# $\sum^n_{j=0} (-1)^{j-1}j$

I'm trying to find a formula for the alternating series $S_n= \sum^n_{j=0} (-1)^{j-1}j$ in terms of n but I'm blocked. By trial and error I know that it's equal to $\frac{ (-1)^{n+1}(2n+1)}{4} + \frac{1}{4}$ but I can't find a way from there. Anyone have a hint what to do please?

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## 2 Answers

Way 1: split into two cases, $n$ even and $n$ odd. In the first case,

$$(1-2)+\cdots((2m-1)-2m)=\underbrace{(-1)+\cdots+(-1)}_m=-m,$$

where $n=2m$. Otherwise if $n=2m+1$ is odd,

$$\sum=(-m)+(2m+1)=m+1.$$

Glue these two together however one desires.

Way 2: an approach through "generating functions" would be to take the geometric sum formula,

$$1+x+\cdots+x^n=\frac{x^{n+1}-1}{x-1},$$

take the derivative of both sides, then plug in $x=-1$.

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Thanks just edited the question... Didn't realize it was so easy !!! – A.Napaul May 11 '12 at 12:06

Elegant solutions of the problem have been given by anon. We start instead at the stage at which by trial and error you reached the conjecture that $\sum_{j=0}^n (-1)^{j-1}j=\frac{(-1)^{n+1}(2n+1)}{4}+\frac{1}{4}$. The point we want to make is that after the conjecture is made, it can be proved mechanically by induction. We provide two versions of the induction argument, one that has the traditional shape, and a second which is less traditional.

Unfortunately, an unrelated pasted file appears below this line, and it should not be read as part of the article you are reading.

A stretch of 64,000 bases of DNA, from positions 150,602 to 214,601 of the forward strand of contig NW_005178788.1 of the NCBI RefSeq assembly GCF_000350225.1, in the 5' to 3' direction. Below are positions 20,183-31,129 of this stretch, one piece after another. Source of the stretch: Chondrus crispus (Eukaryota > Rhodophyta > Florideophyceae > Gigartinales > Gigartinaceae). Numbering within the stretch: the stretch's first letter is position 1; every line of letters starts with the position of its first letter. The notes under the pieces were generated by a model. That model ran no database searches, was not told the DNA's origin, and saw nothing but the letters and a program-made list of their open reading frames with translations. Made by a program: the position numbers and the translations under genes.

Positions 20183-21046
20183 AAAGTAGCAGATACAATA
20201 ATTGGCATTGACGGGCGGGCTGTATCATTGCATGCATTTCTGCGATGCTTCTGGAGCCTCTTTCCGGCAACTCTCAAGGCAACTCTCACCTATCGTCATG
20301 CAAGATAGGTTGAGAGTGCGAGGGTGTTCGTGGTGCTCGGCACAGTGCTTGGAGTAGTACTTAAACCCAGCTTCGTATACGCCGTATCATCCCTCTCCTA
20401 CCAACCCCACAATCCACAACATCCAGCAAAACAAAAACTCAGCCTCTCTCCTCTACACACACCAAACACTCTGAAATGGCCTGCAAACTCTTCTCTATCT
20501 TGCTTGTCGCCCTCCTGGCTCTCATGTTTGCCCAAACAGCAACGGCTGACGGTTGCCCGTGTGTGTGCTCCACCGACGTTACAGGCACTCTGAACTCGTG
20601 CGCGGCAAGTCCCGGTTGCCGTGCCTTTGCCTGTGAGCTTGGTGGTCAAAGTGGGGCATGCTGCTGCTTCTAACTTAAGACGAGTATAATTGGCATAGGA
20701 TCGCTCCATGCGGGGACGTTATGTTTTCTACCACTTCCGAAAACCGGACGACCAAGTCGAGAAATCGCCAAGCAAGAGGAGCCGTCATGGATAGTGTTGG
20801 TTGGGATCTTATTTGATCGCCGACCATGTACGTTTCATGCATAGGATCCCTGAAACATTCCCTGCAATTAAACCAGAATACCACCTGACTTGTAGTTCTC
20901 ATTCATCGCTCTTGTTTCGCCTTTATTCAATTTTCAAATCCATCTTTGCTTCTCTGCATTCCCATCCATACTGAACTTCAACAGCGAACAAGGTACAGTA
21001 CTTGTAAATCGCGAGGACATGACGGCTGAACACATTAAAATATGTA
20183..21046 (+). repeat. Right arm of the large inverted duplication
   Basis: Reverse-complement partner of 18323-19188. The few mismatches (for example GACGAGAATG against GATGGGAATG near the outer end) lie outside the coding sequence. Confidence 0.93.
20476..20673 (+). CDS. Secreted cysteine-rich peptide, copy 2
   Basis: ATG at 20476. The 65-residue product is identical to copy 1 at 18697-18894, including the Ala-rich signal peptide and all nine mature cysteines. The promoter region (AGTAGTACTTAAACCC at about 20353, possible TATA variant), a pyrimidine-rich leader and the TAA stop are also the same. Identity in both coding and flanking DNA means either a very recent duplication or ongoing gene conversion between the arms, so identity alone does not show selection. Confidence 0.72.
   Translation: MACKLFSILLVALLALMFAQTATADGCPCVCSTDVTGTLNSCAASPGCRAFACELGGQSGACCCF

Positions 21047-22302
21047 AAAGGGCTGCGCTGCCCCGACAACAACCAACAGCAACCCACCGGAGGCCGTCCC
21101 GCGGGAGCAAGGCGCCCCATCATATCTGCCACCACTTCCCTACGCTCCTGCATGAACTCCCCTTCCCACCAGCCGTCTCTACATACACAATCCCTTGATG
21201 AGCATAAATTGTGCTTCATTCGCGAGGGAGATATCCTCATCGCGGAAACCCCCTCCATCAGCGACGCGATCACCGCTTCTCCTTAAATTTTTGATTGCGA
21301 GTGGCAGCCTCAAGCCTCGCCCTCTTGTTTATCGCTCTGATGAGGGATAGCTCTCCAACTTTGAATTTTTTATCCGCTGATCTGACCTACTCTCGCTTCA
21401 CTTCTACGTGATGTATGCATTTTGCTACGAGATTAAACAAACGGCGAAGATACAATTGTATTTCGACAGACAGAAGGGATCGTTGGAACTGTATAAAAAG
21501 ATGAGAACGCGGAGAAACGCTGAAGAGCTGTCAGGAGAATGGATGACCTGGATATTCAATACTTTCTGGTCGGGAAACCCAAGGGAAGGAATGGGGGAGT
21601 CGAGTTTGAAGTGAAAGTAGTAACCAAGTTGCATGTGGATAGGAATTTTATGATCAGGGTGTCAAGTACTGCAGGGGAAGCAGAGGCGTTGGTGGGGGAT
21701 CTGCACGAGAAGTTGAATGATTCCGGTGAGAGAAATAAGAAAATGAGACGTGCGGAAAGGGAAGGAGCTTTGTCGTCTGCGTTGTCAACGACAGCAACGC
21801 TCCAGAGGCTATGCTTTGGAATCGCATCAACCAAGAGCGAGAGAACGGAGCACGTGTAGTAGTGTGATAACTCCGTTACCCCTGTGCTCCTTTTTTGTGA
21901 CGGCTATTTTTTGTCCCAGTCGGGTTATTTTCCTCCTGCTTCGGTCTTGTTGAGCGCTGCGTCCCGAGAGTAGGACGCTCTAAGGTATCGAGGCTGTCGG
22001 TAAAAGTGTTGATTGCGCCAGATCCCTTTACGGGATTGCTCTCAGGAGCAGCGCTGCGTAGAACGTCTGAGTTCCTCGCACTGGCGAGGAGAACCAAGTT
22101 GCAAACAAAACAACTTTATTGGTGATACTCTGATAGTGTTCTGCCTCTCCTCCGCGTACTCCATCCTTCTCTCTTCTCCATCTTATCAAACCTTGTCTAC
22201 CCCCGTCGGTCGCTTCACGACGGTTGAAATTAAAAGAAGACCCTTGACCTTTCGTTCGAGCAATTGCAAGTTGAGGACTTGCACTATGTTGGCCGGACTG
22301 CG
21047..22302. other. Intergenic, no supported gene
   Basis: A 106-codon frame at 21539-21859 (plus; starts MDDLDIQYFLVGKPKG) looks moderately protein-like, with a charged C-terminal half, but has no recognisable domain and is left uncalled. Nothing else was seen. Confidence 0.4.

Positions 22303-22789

Traditional induction: Suppose that the conjecture is correct for $n=k$. We show that it is correct for $n=k+1$. So we are supposing that $$\sum_{j=0}^k (-1)^{j-1}j=\frac{(-1)^{k+1}(2k+1)}{4}+\frac{1}{4}.\tag{1}$$ We have $$\sum_{j=0}^{k+1} (-1)^{j-1}j=\left(\sum_{j=0}^k (-1)^{j-1}j\right) + (-1)^k(k+1).\tag{2}$$ By the induction hypothesis $(1)$, the right-hand side of $(2)$ is equal to $$\frac{(-1)^{k+1}(2k+1)}{4}+\frac{1}{4}+ (-1)^k(k+1).\tag{3}$$ Note that $(-1)^k=(-1)^{k+2}$ and $(-1)^{k+1}=-(-1)^{k+2}$. It follows that expression $(3)$ is equal to $$(-1)^{k+2}\left(k+1 -\frac{2k+1}{4}\right)+\frac{1}{4}.$$ This simplifies to $(-1)^{k+2}\frac{2(k+1)+1}{4}+\frac{1}{4}$, which is exactly the assertion that the conjecture is correct for $n=k+1$.

Another way: The following is a better, but still mechanical, way to verify your conjecture. Let $(a_n)$ be the sequence whose $n$-th term is $\sum_{j=0}^n (-1)^{j-1}j$. Let $(b_n)$ be the sequence whose $n$-th term is $\frac{(-1)^{n+1}(2n+1)}{4}+\frac{1}{4}$. We want to show that the two sequences are the same. It is easy to verify that $a_1=b_1$. Note that the sequence $(a_n)$ satisfies the recurrence $$a_{n+1}=a_n+ (-1)^n(n+1).$$ If we can show that the sequence $(b_n)$ satisfies the same recurrence, we will be finished. So we want to show that $b_{n+1}-b_n=(-1)^n(n+1)$. Calculate. $$b_{n+1}-b_n=\left( \frac{(-1)^{n+2}(2n+3)}{4}+\frac{1}{4} \right) -\left( \frac{(-1)^{n+1}(2n+1)}{4}+\frac{1}{4} \right).$$
The rest is routine algebra, using the fact that $(-1)^{n+2}=(-1)^n$ and $(-1)^{n+1}=-(-1)^n$.

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